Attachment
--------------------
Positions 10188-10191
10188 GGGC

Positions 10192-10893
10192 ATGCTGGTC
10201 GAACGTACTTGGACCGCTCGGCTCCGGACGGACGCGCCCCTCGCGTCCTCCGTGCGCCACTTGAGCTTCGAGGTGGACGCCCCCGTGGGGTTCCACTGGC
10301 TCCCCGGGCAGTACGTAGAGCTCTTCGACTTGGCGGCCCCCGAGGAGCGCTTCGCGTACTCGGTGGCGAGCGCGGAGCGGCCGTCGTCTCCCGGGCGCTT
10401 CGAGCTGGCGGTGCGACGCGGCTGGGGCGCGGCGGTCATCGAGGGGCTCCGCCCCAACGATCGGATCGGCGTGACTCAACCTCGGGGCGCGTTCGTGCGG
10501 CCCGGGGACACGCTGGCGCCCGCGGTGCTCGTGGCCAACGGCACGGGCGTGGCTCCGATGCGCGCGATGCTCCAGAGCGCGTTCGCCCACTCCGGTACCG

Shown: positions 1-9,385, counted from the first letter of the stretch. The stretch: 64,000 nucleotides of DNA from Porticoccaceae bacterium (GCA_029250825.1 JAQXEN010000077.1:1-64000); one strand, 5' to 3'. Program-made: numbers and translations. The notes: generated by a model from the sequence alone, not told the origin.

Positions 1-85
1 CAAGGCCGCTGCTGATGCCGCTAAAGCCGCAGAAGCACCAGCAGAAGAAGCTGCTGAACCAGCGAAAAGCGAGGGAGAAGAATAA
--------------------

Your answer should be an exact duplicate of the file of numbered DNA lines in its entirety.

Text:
Positions 10188-10191
10188 GGGC

Positions 10192-10893
10192 ATGCTGGTC
10201 GAACGTACTTGGACCGCTCGGCTCCGGACGGACGCGCCCCTCGCGTCCTCCGTGCGCCACTTGAGCTTCGAGGTGGACGCCCCCGTGGGGTTCCACTGGC
10301 TCCCCGGGCAGTACGTAGAGCTCTTCGACTTGGCGGCCCCCGAGGAGCGCTTCGCGTACTCGGTGGCGAGCGCGGAGCGGCCGTCGTCTCCCGGGCGCTT
10401 CGAGCTGGCGGTGCGACGCGGCTGGGGCGCGGCGGTCATCGAGGGGCTCCGCCCCAACGATCGGATCGGCGTGACTCAACCTCGGGGCGCGTTCGTGCGG
10501 CCCGGGGACACGCTGGCGCCCGCGGTGCTCGTGGCCAACGGCACGGGCGTGGCTCCGATGCGCGCGATGCTCCAGAGCGCGTTCGCCCACTCCGGTACCG

Shown: positions 1-9,385, counted from the first letter of the stretch. The stretch: 64,000 nucleotides of DNA from Porticoccaceae bacterium (GCA_029250825.1 JAQXEN010000077.1:1-64000); one strand, 5' to 3'. Program-made: numbers and translations. The notes: generated by a model from the sequence alone, not told the origin.

Positions 1-85
1 CAAGGCCGCTGCTGATGCCGCTAAAGCCGCAGAAGCACCAGCAGAAGAAGCTGCTGAACCAGCGAAAAGCGAGGGAGAAGAATAA